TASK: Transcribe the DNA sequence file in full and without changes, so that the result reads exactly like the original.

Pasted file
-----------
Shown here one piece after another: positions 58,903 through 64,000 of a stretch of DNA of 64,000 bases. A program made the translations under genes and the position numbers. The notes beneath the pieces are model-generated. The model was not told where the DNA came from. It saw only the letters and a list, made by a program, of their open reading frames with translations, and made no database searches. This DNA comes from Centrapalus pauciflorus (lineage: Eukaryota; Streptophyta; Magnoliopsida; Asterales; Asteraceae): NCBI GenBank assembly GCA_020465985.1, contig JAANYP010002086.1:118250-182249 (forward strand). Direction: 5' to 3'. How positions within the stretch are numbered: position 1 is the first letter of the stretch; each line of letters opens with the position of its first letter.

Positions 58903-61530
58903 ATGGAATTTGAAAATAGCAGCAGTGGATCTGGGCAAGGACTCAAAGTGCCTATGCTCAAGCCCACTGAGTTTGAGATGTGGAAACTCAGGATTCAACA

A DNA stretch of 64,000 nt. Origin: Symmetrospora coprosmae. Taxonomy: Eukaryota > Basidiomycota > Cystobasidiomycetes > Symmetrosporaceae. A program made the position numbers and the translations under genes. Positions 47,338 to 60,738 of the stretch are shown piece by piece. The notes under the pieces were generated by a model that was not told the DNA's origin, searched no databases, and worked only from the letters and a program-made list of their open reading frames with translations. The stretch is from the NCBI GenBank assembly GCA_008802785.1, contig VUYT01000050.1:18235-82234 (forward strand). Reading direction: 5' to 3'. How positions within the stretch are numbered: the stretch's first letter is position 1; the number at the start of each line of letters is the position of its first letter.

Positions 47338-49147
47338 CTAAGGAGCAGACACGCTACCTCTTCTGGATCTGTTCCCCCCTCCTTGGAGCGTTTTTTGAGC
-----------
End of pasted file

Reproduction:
Shown here one piece after another: positions 58,903 through 64,000 of a stretch of DNA of 64,000 bases. A program made the translations under genes and the position numbers. The notes beneath the pieces are model-generated. The model was not told where the DNA came from. It saw only the letters and a list, made by a program, of their open reading frames with translations, and made no database searches. This DNA comes from Centrapalus pauciflorus (lineage: Eukaryota; Streptophyta; Magnoliopsida; Asterales; Asteraceae): NCBI GenBank assembly GCA_020465985.1, contig JAANYP010002086.1:118250-182249 (forward strand). Direction: 5' to 3'. How positions within the stretch are numbered: position 1 is the first letter of the stretch; each line of letters opens with the position of its first letter.

Positions 58903-61530
58903 ATGGAATTTGAAAATAGCAGCAGTGGATCTGGGCAAGGACTCAAAGTGCCTATGCTCAAGCCCACTGAGTTTGAGATGTGGAAACTCAGGATTCAACA

A DNA stretch of 64,000 nt. Origin: Symmetrospora coprosmae. Taxonomy: Eukaryota > Basidiomycota > Cystobasidiomycetes > Symmetrosporaceae. A program made the position numbers and the translations under genes. Positions 47,338 to 60,738 of the stretch are shown piece by piece. The notes under the pieces were generated by a model that was not told the DNA's origin, searched no databases, and worked only from the letters and a program-made list of their open reading frames with translations. The stretch is from the NCBI GenBank assembly GCA_008802785.1, contig VUYT01000050.1:18235-82234 (forward strand). Reading direction: 5' to 3'. How positions within the stretch are numbered: the stretch's first letter is position 1; the number at the start of each line of letters is the position of its first letter.

Positions 47338-49147
47338 CTAAGGAGCAGACACGCTACCTCTTCTGGATCTGTTCCCCCCTCCTTGGAGCGTTTTTTGAGC